POSTERIOR CAPSULOTOMY

laser
(Laser after Cataract Surgery)

Posterior capsulotomy is a laser surgical procedure which is sometimes necessary to clear vision after cataract surgery. During initial cataract surgery, the cloudy lens inside the eye is removed and replaced with a clear artificial lens implant. The cataract is surrounded by a clear cellophane-like wrapping. During surgery, the front cellophane wrapping is removed. Then the cataract is removed and the implant placed. The back cellophane wrapping (known as the posterior capsule) remains intact as temporary support until the implant gets cemented in as part of the healing process. In some people, months or even years after cataract surgery, this clear cellophane membrane becomes cloudy. Subsequently, laser treatment is done to restore vision.
Despite attempts at modifying this ‘healing’ response by changing implant design and material, on average 11% of patients will require capsulotomy 1 year after surgery and by 5 years, this rate rises to almost 30%. The cost is not covered by the original surgery but the fee is usually modest at approximately £450.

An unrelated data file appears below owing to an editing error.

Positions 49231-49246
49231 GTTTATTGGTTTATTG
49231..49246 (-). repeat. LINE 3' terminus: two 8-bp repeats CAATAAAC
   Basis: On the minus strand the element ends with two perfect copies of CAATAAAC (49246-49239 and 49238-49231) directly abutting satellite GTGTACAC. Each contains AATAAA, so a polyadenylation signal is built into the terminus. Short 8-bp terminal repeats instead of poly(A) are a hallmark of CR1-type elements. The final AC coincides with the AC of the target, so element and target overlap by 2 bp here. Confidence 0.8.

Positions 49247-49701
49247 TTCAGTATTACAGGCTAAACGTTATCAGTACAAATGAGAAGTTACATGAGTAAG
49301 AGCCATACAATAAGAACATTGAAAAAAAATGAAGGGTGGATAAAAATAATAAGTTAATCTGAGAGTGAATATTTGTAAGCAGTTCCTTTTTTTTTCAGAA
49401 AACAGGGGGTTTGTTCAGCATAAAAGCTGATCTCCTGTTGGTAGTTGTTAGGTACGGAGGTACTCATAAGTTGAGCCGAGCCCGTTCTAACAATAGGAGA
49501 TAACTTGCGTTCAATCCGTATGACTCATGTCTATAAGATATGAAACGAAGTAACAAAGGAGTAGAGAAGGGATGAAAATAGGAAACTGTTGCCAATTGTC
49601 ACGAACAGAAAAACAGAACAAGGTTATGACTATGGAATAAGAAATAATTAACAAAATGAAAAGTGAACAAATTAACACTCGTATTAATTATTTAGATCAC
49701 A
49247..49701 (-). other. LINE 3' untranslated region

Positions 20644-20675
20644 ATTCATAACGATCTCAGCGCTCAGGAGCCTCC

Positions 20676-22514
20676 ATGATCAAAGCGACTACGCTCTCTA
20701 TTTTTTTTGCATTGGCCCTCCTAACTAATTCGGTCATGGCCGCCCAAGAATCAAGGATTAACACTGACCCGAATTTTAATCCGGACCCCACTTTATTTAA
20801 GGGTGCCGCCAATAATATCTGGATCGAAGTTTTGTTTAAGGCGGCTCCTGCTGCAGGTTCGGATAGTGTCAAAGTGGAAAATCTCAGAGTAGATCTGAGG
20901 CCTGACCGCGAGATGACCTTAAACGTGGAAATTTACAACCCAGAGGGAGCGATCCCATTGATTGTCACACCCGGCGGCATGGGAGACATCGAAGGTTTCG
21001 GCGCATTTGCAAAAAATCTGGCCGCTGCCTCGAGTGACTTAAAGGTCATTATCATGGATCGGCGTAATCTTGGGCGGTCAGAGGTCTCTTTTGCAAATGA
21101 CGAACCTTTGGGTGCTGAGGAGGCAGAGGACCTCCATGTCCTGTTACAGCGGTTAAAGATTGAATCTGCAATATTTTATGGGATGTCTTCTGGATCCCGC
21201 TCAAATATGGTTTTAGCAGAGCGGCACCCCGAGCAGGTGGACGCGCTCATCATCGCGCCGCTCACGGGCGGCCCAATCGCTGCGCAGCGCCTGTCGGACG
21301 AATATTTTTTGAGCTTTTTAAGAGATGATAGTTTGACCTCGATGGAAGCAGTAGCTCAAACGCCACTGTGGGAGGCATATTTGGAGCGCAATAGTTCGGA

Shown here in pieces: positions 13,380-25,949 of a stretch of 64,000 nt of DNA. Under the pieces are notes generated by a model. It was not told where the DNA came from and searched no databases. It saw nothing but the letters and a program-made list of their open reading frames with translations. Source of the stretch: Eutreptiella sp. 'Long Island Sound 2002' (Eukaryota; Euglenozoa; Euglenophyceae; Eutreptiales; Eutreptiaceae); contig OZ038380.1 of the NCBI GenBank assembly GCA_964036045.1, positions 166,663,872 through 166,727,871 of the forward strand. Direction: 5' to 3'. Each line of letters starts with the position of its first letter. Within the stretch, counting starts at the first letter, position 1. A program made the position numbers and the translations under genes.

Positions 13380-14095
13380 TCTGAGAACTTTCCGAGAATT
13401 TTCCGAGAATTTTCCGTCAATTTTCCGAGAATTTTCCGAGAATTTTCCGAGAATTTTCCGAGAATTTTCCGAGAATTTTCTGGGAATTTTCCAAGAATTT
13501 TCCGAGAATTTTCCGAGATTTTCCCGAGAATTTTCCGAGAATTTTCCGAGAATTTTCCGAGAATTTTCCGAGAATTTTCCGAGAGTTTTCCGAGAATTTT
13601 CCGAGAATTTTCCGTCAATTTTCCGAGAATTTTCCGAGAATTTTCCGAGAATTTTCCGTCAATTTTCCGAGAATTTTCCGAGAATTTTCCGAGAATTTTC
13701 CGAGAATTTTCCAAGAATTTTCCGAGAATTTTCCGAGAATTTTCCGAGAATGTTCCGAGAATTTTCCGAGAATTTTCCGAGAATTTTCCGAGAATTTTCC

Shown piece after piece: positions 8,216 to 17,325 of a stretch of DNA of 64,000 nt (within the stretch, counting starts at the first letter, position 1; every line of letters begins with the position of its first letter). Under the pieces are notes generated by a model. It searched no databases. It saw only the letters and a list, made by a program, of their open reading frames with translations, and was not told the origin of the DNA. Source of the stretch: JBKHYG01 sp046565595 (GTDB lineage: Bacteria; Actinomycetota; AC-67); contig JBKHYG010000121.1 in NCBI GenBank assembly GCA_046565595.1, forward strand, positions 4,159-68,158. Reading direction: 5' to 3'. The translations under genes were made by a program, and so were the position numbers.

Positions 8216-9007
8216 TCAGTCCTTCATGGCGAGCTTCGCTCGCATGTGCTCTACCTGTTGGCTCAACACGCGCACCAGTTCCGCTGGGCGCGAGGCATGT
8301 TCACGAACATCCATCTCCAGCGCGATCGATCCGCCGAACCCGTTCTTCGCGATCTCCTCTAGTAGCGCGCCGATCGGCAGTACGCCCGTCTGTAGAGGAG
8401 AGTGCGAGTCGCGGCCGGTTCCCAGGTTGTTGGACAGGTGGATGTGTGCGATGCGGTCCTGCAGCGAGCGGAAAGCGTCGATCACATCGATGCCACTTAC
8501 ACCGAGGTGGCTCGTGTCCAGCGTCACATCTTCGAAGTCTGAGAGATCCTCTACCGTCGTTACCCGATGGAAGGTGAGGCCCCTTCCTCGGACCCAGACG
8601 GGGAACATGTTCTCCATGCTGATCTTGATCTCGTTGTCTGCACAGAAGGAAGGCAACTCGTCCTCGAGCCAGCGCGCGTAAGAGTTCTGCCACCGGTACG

SYMPTOMS

Decrease in vision is the main symptom which begins anywhere from a few months to many years after cataract surgery. Also, increased difficulty with glare and bright lights as well as decreased ability to read and see far distances. Treatment involves a brief two minute procedure in which a laser is used to create an opening in the clouded membrane. A laser (Light Amplified Stimulated Emission of Radiation) is a focused beam of light of a certain wavelength. The procedure is completely painless and is completed without touching the eye at all. There are no eye drops to use after the procedure and most patients resume all normal activity immediately. Most patients notice an improvement in vision immediately or within the first day or two.

TREATMENT

An invisible laser is focused onto the cloudy membrane behind the lens implant where a small gap is created. This allows light to pass freely to the retina and thereby improves vision. Although the procedure takes just a few minutes to perform, patients should expect to be at the hospital for at least an hour to allow for pre-operative drops to take effect. An excellent animation can be found on the following VIDEO. And detailed information, including risks, can be found HERE.
Complications are rare, but can include inflammation (UVEITIS), raised pressure in the eye and rarely retinal detachment.